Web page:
Sexually active teenage girls 'twice as likely' to become depressed
By Jonathan Petre and Jo Macfarlane
Last updated at 10:09 PM on 20th September 2008
Teenage girls who are sexually active are twice as likely to feel guilt or low-esteem which could lead to depression
Young girls who are sexually active are far more likely to suffer from depression than those who remain virgins, according to a controversial new study.
American academics found that teenage sex leaves many girls with feelings of guilt and low self-esteem.
Following a study of more than 14,000 adolescents aged between 14 and 17, researchers said that these feelings could be directly ascribed to sexual activity, rather than outside influences, such as family difficulties.
The findings, which will fuel the debate about sex education in schools, were hailed as 'groundbreaking' by British experts who promote abstinence.
But critics said that the research, which appears in the respected Journal of Health Economics, reflected American attitudes that did not necessarily apply in this country.
The 38-page study, which was conducted by two American academics, used data from the U.S. government-funded National Longitudinal Survey of Adolescent Health, based at the University of North Carolina.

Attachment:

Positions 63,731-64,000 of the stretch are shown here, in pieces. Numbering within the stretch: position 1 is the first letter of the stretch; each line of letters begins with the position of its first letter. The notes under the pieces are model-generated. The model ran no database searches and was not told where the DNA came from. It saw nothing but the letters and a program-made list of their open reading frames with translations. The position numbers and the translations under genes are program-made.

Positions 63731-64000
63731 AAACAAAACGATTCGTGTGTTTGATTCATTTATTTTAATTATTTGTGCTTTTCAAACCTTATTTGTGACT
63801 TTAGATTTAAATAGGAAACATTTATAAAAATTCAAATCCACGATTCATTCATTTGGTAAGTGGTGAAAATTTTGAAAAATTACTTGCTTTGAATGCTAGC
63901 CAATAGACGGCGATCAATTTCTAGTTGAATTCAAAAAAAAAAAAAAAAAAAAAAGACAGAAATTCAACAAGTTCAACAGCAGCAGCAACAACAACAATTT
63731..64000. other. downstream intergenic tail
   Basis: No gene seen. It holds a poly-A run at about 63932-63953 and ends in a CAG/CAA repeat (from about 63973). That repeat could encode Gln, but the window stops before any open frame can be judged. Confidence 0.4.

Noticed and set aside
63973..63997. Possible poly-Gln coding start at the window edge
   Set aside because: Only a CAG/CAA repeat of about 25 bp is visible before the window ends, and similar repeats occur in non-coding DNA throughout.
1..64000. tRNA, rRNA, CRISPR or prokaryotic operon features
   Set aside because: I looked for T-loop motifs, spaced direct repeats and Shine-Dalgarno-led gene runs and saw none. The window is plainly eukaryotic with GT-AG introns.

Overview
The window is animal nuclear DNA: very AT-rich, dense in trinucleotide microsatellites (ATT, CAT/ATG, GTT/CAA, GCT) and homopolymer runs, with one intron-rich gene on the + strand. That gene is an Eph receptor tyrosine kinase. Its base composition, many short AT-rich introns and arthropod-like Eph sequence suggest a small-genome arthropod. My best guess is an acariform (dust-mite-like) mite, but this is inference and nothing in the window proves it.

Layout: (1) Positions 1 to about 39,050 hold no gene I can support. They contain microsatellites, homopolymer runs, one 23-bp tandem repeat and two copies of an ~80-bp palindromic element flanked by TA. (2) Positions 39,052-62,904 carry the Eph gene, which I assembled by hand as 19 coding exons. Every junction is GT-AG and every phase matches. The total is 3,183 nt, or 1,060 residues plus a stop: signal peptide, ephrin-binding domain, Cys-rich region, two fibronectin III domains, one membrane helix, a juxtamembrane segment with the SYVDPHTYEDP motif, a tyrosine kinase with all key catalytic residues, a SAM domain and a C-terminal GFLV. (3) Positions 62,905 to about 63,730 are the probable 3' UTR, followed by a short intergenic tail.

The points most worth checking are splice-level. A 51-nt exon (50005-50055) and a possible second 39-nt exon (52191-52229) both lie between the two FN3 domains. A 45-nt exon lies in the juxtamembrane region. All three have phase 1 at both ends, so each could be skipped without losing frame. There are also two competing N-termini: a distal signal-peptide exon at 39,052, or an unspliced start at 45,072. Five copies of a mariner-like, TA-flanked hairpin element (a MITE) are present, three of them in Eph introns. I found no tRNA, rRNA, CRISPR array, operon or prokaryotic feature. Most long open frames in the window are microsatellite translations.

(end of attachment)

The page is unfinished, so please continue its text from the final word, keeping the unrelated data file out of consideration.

It found that having sex apparently doubled the chances of girls becoming depressed, with 19 per cent of those who had sex exhibiting major symptoms of depression, compared with 9.2 per cent who had not had sex.
The study also found that the mental health of boys in the same age group did not depend on whether they were sexually active.
The research follows a separate study by the American Psychological Association last year which warned that the portrayal of young women as sex objects in parts of the media was harming young girls' mental and physical health.
Dr Trevor Stammers, a lecturer on sexual ethics and chairman of the Christian Medical Fellowship, said the new study confirmed that most girls 'retrospectively showed regret about early intercourse'.
He added: 'It also shows as closely as we have been able to show so far that there is a genuine link between increased risk of depression and adolescent females engaging in sex.
'My experience is that, for girls, depression, regret and shame are very common.'
But consultant psychologist Dr David Cowell said the findings were open to question.
He said: 'In general, happiness is governed by a number of factors, including stability, academic success and a strong family unit.
'But there may also be differences in cultural norms and British teenagers probably think differently from their American peers.'
He said the idea that only girls were concerned about their bodies and that boys did not feel such anxieties was 'just not true'.http://www.dailymail.co.uk/health/article-1058804/Sexually-active-teenage-girls-twice-likely-depressed.html